How Automation is Impacting Jobs and Wages

Automation has the potential to improve productivity while lowering overhead costs. There’s no question that automation will touch virtually every industry, but will it wipe out the human workforce entirely?

In the future, robots could replace a human workforce. But for now, experts say that only about a quarter of jobs will be on the chopping block.

Here’s how automation is shaping the job market and wage growth.

office worker

25% of Jobs are Threatened by Automated

According to researchers at Brookings Institution, only 25% of U.S. occupations are at a “high risk” of losing jobs due to advancements in automation. These occupations including food service, production and transportation.

Even so, researchers say that most occupations will merely see their labor tasks enhanced – rather than replaced – by automation. Rarely does automation replace an entire job. Instead, robots will handle certain tasks.

Potential for Fewer Hours, Lower Pay

Many workers are already feeling the effects of automation. Last year, nearly 8,000 Marriott International workers went on strike for two months, demanding protection against the growing threat of automation in the hotel industry.

In recent years, the service industry has been outsourcing more tasks to machines. As a result, workers are watching their schedules shrink and their wages decline.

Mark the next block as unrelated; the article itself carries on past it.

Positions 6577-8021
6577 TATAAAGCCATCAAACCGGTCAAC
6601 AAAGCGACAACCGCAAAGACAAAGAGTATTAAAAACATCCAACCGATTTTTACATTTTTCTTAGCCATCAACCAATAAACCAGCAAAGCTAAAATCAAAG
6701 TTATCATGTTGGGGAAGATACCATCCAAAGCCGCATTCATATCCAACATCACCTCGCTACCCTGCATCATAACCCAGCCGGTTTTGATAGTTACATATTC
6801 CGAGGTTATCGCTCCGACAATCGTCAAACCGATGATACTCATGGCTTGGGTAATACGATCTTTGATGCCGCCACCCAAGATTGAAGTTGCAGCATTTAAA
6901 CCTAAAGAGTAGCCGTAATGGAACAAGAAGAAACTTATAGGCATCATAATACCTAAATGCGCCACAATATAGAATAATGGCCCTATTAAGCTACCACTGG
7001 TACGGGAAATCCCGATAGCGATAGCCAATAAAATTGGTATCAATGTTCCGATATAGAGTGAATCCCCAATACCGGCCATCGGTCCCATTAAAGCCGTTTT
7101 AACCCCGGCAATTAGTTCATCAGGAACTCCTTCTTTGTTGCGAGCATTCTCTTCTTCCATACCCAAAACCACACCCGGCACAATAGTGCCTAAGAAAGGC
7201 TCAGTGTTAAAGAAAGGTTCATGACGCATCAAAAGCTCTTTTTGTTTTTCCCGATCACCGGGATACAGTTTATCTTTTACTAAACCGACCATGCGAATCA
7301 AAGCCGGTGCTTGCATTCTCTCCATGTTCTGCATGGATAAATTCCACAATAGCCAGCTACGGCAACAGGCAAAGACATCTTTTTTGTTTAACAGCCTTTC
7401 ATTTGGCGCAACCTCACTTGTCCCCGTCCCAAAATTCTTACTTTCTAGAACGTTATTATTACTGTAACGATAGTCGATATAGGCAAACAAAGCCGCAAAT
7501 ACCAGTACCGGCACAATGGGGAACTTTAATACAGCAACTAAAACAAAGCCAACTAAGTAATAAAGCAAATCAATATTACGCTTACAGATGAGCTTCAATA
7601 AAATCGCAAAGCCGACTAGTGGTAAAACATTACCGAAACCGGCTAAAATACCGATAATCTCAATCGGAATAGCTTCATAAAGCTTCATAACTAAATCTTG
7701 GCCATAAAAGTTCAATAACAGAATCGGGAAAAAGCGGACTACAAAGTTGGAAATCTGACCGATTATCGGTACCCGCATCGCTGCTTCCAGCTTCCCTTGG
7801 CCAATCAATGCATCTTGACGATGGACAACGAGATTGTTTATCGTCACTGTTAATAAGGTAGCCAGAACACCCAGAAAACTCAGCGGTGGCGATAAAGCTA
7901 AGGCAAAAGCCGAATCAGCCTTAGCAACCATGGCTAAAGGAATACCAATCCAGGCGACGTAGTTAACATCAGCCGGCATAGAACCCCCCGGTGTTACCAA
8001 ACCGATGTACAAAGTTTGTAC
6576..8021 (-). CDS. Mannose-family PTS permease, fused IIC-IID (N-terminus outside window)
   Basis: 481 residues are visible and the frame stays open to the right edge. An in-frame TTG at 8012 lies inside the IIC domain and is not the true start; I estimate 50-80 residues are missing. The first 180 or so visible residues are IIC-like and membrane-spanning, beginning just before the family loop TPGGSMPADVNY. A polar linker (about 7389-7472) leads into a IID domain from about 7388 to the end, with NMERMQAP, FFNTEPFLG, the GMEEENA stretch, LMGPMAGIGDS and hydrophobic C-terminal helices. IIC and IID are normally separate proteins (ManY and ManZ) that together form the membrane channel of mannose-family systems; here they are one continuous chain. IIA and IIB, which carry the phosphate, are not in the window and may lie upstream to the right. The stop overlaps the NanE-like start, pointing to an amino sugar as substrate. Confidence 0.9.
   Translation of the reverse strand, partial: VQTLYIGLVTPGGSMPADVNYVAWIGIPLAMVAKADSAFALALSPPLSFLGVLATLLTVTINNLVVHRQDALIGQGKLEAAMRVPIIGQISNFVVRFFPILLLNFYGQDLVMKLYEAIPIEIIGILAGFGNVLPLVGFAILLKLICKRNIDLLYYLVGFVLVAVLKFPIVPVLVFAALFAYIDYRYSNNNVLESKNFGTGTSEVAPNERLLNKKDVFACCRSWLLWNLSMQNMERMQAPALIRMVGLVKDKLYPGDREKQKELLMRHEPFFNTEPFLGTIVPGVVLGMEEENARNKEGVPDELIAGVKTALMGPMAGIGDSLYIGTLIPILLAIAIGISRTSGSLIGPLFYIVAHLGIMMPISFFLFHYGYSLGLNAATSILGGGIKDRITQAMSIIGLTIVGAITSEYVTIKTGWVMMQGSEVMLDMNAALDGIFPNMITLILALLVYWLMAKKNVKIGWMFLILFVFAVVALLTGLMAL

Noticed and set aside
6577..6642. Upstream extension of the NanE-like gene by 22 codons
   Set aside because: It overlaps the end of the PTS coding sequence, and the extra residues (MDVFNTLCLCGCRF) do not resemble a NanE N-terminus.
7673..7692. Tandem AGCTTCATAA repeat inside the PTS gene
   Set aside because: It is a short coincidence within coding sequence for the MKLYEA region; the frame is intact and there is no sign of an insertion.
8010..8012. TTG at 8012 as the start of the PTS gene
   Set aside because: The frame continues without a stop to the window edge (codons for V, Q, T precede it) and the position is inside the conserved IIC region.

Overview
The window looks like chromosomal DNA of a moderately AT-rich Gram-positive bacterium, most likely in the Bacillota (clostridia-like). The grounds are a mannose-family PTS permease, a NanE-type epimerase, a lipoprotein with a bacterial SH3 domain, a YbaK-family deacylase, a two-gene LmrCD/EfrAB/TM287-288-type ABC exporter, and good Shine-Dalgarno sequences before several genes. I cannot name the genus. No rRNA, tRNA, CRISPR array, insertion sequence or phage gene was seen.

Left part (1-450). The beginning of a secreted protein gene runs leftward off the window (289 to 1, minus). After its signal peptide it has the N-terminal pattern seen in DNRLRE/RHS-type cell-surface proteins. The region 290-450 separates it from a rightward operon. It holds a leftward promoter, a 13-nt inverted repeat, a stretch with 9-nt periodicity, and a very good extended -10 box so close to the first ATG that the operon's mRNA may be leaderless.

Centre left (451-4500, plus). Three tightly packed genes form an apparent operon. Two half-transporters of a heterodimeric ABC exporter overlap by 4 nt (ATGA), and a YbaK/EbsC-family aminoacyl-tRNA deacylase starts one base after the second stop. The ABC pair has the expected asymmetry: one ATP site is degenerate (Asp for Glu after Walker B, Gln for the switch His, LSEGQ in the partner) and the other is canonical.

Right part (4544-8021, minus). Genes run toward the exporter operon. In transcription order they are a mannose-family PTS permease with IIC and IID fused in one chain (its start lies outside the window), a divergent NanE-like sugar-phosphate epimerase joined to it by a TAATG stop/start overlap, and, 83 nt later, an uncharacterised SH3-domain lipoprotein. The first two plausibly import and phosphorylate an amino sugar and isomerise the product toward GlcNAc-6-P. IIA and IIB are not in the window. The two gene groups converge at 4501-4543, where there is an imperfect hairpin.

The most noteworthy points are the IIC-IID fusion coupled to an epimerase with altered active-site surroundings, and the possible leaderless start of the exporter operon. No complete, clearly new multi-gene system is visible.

The restaurant industry is experimenting with robots that handle bartending and salad-making duties. On cruise ships, robots are delivering food to guest rooms. Hotels are now offering automated check-ins through apps, and guests can order just about anything through Alexa-enabled speakers – and without having to talk to staff.

Growth in Lower-Risk Position

While automation is threatening some jobs, there will likely be growth in other areas that are at a much lower risk of being replaced by machines.

There will likely be a greater demand for managers and executives in virtually every field, from IT to science and engineering. Robots can take over many tasks, but tasks that require a certain expertise are best handled by a human worker. 

This same rule applies to certain categories of jobs, such as creative fields. It would be difficult for robots to replace the unique creative minds of artists, writers, entertainers and painters. Creative arts are distinctly human. Yes, there has been some advancement in the emotional and creative aspects of artificial intelligence, humans still hold a greater advantage in this category.

Other jobs that are less threatened by automation include: CEOs, psychiatrists and legislators. For some positions, robots simply cannot match the human mind.

The Human Factor

While automation can improve productivity and lower overhead, it is important to consider that many industries that will lose “the human factor” that many customers find appealing. It may come to a point where companies find that human employees offer better customer satisfaction and growth. 

Human workers may eventually be viewed as a value proposition. 

Still, it will be quite some time before robots will be able to overtake positions and disrupt industries. Until then, workers in high risk jobs may consider seeking training in a new career to weather the impending storm.

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